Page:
Review: Tania Pérez-Salas Compañía de Danza Showcases Abstract, Emotional Program at Ahmanson Theatre at The Music Center

Tania Pérez-Salas Compañia de Danza (David Garces)

Tania Pérez-Salas Compañia de Danza (David Garces)

After starting a dance company in 1994 under her own name, Mexican born dancer and choreographer Tania Pérez-Salas has finally graced the stage of The Ahmanson Theater located at the Music Center in downtown Los Angeles.

Given that the City of Angels boasts the largest Mexican and Mexican-American community in the U.S., this was a much anticipated dance event for many of us in the Hispanic community.

Born in Mexico City, Pérez-Salas studied dance and choreography yielding her multiple awards including “Best Female Dancer” in the National Dance Competition (1993); “Best Performance” and “Best Choreography” from the Virginia Fabregas Award (1993), amongst many others national and international prizes.

On Friday night’s performance the Tania Pérez-Salas Compañía de Danza presented two works, “Ex-Stasis” and “Made in Mexico (Macho Man)”, to a capacity crowd which included Mexico’s consul general in Los Angeles, Carlos M. Sada.

“Ex-Stasis” began with Chris Isaak’s song “Baby Did a Bad Bad Thing” while the seated or reclined dancers observed one of the female members who seemed to be in touch with her body go into an ecstatic dance. The very creative scenography by Juan Alberto Orozco with excellent lighting design by Xochitl Gonzalez Quintana consisted of a glittery silver backdrop and later some very interesting use of large plastic sheets that, according to Pérez-Salas, is a metaphor for the barriers we construct between our bodies and mind.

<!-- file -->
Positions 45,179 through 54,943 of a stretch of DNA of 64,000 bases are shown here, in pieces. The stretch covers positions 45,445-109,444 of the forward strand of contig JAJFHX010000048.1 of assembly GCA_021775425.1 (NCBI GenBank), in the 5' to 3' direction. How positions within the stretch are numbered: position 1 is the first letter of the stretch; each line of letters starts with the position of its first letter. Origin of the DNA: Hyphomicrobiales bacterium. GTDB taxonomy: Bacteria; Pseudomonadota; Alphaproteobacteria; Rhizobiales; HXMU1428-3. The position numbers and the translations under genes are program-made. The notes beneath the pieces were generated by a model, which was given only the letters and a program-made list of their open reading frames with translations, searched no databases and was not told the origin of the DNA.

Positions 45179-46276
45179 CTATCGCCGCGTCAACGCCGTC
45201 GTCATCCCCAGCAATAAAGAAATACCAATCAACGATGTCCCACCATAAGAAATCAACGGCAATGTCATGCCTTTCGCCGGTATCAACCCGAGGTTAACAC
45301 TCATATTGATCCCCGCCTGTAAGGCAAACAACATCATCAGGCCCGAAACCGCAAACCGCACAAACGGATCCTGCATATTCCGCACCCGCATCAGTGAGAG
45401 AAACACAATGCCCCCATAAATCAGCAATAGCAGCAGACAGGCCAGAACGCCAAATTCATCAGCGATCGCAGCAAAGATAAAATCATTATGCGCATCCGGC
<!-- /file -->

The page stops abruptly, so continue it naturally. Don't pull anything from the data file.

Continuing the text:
The choreography which is meant to show the disconnection between our emotions and our bodies consisted initially of slower, robotic movement by the dancers as they walked and then dropped to the floor in a catatonic like state. In another instance, two topless female dancers pressed their bare breasts against a large plastic curtain from behind, thusly, showing the barriers we put between our mind and bodies.

Made up of very talented, athletic and international dancers, the ensemble showed versatility and range of emotions. Towards the end of the piece, with a percussion infused score, several couples showcased a complex series of movements as a large plastic curtain was raised from the bottom to form a cloud-like effect over the dancers. This very creative piece made use of simple, effective elements and movements to convey how society needs to go back to basic human needs when it comes to our lives.

After intermission came “Made in Mexico (Macho Man)”, which unlike the first piece used modern versions of regional Mexican music by innovative artists like Nortec Collective. This work focused more on the interaction between the dancers as they explored the roles of men and women in the very macho culture that pervades in all of Latin America.

In a raw stage with very stark and creative lighting by Gabriel Torres Vargas and costumes by Pérez-Salas, the male dancers exerted their machismo onto their partners in erotic, humorous and at times violent movements. Some very creative used of rolling office chairs as makeshift horses, cars and bedrooms gave the piece a much needed humor while treating this very serious subject. The choreography used more fluid movements infused with popular Mexican dance moves and even some touches of ballet.

After taking several bows on stage, the dancers brought out artistic director and choreographer Pérez-Salas to a very appreciative crowd who cheered the first and hopefully not last presentation of this exciting dance company. Many thanks should also be given to Renae Williams Niles, vice president of programming for The Music Center for bringing such diverse and innovative works to Los Angeles, in particular works by Latin American artists.

Humberto Capiro is a Contributing Writer for Living Out Loud - LA, covering lifestyle and entertainment. Follow him on Twitter: @HumbertoCapiro

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